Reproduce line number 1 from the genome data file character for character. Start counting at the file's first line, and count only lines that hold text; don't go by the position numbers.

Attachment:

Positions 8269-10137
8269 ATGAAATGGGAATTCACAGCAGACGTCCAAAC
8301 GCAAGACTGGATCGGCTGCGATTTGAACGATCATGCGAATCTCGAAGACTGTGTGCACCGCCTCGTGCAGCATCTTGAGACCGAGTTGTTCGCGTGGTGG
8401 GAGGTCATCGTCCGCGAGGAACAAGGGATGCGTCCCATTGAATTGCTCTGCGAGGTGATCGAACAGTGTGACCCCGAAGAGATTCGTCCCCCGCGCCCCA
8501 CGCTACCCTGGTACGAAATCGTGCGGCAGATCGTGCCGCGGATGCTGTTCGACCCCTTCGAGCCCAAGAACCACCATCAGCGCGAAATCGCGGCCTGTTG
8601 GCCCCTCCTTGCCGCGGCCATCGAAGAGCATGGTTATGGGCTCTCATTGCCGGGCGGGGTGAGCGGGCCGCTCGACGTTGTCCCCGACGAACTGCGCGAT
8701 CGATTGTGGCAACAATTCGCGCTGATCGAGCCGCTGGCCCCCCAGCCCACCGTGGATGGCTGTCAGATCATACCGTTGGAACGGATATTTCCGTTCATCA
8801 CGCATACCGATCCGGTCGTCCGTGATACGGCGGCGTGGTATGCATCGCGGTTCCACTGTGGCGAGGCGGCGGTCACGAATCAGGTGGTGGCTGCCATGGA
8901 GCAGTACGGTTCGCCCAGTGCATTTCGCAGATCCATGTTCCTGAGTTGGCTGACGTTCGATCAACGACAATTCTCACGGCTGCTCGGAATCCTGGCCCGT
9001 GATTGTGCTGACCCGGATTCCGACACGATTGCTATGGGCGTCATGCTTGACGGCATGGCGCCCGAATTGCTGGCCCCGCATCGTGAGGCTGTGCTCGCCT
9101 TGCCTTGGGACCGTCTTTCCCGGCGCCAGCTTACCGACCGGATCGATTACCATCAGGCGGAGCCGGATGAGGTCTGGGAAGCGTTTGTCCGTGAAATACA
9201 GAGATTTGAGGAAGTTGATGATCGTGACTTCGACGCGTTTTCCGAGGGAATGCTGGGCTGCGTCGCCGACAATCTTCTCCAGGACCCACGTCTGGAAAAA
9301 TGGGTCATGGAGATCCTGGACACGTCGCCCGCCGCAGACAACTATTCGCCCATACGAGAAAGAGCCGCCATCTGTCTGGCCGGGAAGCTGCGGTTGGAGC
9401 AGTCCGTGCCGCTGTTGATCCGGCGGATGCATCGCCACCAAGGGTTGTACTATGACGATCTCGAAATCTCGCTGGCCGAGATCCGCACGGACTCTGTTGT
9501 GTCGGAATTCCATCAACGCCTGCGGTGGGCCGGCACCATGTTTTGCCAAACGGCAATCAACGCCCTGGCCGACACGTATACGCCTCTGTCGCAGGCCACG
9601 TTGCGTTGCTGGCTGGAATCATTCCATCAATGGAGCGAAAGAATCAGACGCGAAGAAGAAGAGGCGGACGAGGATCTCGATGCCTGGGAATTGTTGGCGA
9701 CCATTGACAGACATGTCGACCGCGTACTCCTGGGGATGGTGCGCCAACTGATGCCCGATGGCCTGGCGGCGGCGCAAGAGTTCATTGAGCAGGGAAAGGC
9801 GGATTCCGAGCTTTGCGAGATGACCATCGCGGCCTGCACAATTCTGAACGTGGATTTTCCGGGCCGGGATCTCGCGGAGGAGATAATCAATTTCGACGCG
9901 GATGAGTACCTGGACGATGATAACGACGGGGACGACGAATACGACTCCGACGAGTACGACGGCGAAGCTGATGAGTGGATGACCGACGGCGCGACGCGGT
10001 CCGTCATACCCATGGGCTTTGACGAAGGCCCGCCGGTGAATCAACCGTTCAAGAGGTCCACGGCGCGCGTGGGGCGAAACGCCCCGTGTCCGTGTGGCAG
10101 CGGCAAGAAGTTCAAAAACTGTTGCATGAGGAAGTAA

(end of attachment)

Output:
Positions 8269-10137